Located within the 10th Avenue building is the 43rd St Kids Preschool, which was founded in 1981. It is a private, non-profit, parent cooperative school, and accepts children ages 19 months to 5 years. More than 1,500 one-act plays including more than 40 by Lewis Black have been staged at the Laurie Beechman Theatre in the West Bank Cafe (where Bruce Willis was a bartender) at the base of the building.[10]

In the middle of March 2009, the original playground located on the 3rd floor rooftop was taken down in order to build a new playground built by Kompan and sponsored by former football player Tiki Barber. The company was known as Tiki Recreation. It is 1 of 3 rare and unique playgrounds. It has an electronic setting and virtual interactive games programed within the equipment. The park officially opened June 8, 2009.

Manhattan Plaza has a Summer Day Camp / Youth Program every year for kids ages 7 to 13 from July to August. The camp consists of Swimming, Baseball, Basketball, Dodgeball, Tennis, Wall Climbing, Tae-Kwon-Do, Cooking, and Four Square / Box Ball as well as Performing Arts. Campers also created a "4Square" type game called Nations. The camp has trips and sees movies once a week.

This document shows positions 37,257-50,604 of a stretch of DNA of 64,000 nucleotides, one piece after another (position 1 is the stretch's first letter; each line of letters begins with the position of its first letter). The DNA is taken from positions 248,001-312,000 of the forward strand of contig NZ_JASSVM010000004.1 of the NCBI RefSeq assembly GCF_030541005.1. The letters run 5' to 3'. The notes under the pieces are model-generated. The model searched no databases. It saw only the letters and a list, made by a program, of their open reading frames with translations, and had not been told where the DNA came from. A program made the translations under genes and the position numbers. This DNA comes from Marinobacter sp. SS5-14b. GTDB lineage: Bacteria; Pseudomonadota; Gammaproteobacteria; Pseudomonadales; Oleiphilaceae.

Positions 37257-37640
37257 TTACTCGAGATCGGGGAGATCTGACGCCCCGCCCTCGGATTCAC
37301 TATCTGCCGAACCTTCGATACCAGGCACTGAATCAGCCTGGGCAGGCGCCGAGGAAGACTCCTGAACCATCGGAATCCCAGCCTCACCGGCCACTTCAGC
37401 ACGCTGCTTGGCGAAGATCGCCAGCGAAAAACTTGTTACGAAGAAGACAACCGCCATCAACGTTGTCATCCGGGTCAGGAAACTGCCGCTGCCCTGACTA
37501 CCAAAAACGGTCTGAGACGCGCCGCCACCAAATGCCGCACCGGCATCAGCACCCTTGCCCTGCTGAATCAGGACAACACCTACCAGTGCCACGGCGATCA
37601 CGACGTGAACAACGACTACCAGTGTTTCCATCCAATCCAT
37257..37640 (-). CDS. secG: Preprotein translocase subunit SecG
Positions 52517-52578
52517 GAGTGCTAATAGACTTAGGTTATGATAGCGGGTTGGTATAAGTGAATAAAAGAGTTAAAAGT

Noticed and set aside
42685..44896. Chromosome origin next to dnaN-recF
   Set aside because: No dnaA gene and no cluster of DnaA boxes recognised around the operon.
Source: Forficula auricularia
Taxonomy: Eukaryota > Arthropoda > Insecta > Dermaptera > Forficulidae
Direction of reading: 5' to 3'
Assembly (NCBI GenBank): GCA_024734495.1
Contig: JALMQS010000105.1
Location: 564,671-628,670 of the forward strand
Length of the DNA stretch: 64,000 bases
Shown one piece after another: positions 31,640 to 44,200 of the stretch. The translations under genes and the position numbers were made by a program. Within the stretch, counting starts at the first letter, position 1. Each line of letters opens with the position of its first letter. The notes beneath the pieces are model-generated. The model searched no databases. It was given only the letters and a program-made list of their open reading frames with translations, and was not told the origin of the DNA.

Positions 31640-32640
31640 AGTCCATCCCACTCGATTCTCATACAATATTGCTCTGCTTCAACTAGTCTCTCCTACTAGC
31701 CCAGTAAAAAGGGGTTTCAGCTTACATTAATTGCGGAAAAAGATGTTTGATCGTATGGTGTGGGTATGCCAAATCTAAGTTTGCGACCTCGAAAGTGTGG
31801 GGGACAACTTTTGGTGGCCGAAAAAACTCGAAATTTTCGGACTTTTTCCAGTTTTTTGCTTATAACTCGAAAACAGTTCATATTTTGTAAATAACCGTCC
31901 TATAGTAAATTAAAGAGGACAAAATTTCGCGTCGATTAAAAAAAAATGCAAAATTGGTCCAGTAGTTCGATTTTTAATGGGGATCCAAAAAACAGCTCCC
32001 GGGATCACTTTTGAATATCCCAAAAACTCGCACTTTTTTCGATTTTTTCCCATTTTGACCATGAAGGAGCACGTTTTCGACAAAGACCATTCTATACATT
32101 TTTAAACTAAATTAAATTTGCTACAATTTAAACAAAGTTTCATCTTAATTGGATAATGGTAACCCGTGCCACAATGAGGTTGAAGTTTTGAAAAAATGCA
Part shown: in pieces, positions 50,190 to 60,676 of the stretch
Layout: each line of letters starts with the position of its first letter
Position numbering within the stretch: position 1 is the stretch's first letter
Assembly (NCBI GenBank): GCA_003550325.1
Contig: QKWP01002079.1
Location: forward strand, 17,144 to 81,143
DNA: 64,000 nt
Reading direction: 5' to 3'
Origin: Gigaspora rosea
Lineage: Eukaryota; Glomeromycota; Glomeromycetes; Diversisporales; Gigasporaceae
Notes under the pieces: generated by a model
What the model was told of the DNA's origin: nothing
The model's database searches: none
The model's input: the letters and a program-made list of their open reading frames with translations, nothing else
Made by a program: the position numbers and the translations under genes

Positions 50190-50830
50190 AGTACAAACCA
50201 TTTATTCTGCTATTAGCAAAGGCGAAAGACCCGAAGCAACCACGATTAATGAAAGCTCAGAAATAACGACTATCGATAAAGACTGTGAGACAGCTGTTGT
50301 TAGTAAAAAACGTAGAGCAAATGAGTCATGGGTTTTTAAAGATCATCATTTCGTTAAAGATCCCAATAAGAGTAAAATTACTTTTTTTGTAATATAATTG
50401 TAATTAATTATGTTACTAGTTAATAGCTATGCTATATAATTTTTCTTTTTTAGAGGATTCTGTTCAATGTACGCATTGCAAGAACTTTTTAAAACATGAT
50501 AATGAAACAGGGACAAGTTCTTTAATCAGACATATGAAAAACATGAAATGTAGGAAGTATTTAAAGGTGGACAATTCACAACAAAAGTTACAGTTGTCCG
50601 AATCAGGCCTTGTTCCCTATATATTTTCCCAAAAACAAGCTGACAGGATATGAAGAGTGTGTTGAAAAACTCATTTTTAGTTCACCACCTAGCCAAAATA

Manhattan Plaza is the subject of an upcoming documentary titled Miracle on 42nd Street that delves into the history and impact of the apartment complex. The film features interviews with previous tenants such as Alicia Keys, Terrence Howard, Donald Faison, Larry David, Samuel L Jackson, and many others. It is directed by Alice Elliott, an Academy Award nominated filmmaker. Mary Jo Slater, the producer, and Lisa Shreve, the consulting editor, are both previous tenants of the building. The film is currently in post-production and is expected to be released in 2015.[11]

Notable residents[edit]


  1. ^ Fighting For Change: Fox built in the toughest of markets, BY BENDIX ANDERSON, AFFORDABLE HOUSING FINANCE, July 2008
  2. ^ a b c d Rodney Kirk, 67, Director Of Manhattan Plaza, Is Dead By Wolfgang Saxon, New York Times, July 17, 2001
  3. ^ Horwitz, Simi (1991-07-29). "The Kindness of Strangers: Helping Theater People With AIDS at the Manhattan Plaza". TheaterWeek. 
  4. ^ Manhattan Plaza Project, New York Public Library, September 12, 2012
  5. ^ How the Rent Numbers Add Up at Manhattan Plaza, By Nahma Sandrow, New York Times, June 9, 2002
  6. ^ Manhattan Plaza Near Rental Deal? By Roger Armbrust, BackStage, July 2, 2004
  7. ^ Manhattan Plaza 20-Year Pact 'Helps Actors' By Roger Armbrust, BackStage, September 24, 2004
  8. ^ Rent Subsidies Are Preserved for Manhattan Plaza Tenants By DAVID W. CHEN, New York Times, Published: September 14, 2004
  9. ^ Dunlap, David W (2008-04-02). "David Todd, Architect and Official, Dies at 93". New York Times. Retrieved 2008-04-07. 
  10. ^ The West Bank Cafe - - July 2007
  11. ^ Official Website of Miracle on 42nd Street
  12. ^ McSHANE, LARRY (November 24, 2006). "Model for Character Talks About 'Kramer'". Associated Press. Retrieved 2008-07-27. 

External links[edit]

Coordinates: 40°45′31″N 73°59′34″W / 40.75866°N 73.992842°W / 40.75866; -73.992842